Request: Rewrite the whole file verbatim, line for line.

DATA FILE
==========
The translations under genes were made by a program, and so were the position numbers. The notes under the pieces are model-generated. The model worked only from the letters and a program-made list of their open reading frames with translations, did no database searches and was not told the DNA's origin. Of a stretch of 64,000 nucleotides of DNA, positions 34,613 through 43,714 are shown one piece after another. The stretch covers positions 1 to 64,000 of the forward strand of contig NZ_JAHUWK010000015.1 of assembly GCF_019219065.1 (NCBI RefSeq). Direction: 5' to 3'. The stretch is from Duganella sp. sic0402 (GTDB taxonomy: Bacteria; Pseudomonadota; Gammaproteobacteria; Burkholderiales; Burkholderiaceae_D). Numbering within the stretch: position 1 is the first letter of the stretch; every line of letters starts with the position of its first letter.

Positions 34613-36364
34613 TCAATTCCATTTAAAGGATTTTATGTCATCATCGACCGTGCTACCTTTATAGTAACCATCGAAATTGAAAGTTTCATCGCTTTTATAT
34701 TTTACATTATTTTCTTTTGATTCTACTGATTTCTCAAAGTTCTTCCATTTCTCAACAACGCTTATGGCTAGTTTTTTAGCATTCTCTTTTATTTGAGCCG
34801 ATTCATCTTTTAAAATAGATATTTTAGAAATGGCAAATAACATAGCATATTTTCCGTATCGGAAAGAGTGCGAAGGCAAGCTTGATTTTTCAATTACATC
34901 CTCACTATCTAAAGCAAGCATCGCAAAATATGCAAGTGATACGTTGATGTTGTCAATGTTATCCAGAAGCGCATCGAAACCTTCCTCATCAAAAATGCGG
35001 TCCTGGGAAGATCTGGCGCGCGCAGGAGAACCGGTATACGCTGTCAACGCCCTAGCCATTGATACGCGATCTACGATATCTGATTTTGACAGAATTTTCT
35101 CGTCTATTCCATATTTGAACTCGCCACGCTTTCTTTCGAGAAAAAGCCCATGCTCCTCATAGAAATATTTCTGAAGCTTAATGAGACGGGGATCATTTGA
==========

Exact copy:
The translations under genes were made by a program, and so were the position numbers. The notes under the pieces are model-generated. The model worked only from the letters and a program-made list of their open reading frames with translations, did no database searches and was not told the DNA's origin. Of a stretch of 64,000 nucleotides of DNA, positions 34,613 through 43,714 are shown one piece after another. The stretch covers positions 1 to 64,000 of the forward strand of contig NZ_JAHUWK010000015.1 of assembly GCF_019219065.1 (NCBI RefSeq). Direction: 5' to 3'. The stretch is from Duganella sp. sic0402 (GTDB taxonomy: Bacteria; Pseudomonadota; Gammaproteobacteria; Burkholderiales; Burkholderiaceae_D). Numbering within the stretch: position 1 is the first letter of the stretch; every line of letters starts with the position of its first letter.

Positions 34613-36364
34613 TCAATTCCATTTAAAGGATTTTATGTCATCATCGACCGTGCTACCTTTATAGTAACCATCGAAATTGAAAGTTTCATCGCTTTTATAT
34701 TTTACATTATTTTCTTTTGATTCTACTGATTTCTCAAAGTTCTTCCATTTCTCAACAACGCTTATGGCTAGTTTTTTAGCATTCTCTTTTATTTGAGCCG
34801 ATTCATCTTTTAAAATAGATATTTTAGAAATGGCAAATAACATAGCATATTTTCCGTATCGGAAAGAGTGCGAAGGCAAGCTTGATTTTTCAATTACATC
34901 CTCACTATCTAAAGCAAGCATCGCAAAATATGCAAGTGATACGTTGATGTTGTCAATGTTATCCAGAAGCGCATCGAAACCTTCCTCATCAAAAATGCGG
35001 TCCTGGGAAGATCTGGCGCGCGCAGGAGAACCGGTATACGCTGTCAACGCCCTAGCCATTGATACGCGATCTACGATATCTGATTTTGACAGAATTTTCT
35101 CGTCTATTCCATATTTGAACTCGCCACGCTTTCTTTCGAGAAAAAGCCCATGCTCCTCATAGAAATATTTCTGAAGCTTAATGAGACGGGGATCATTTGA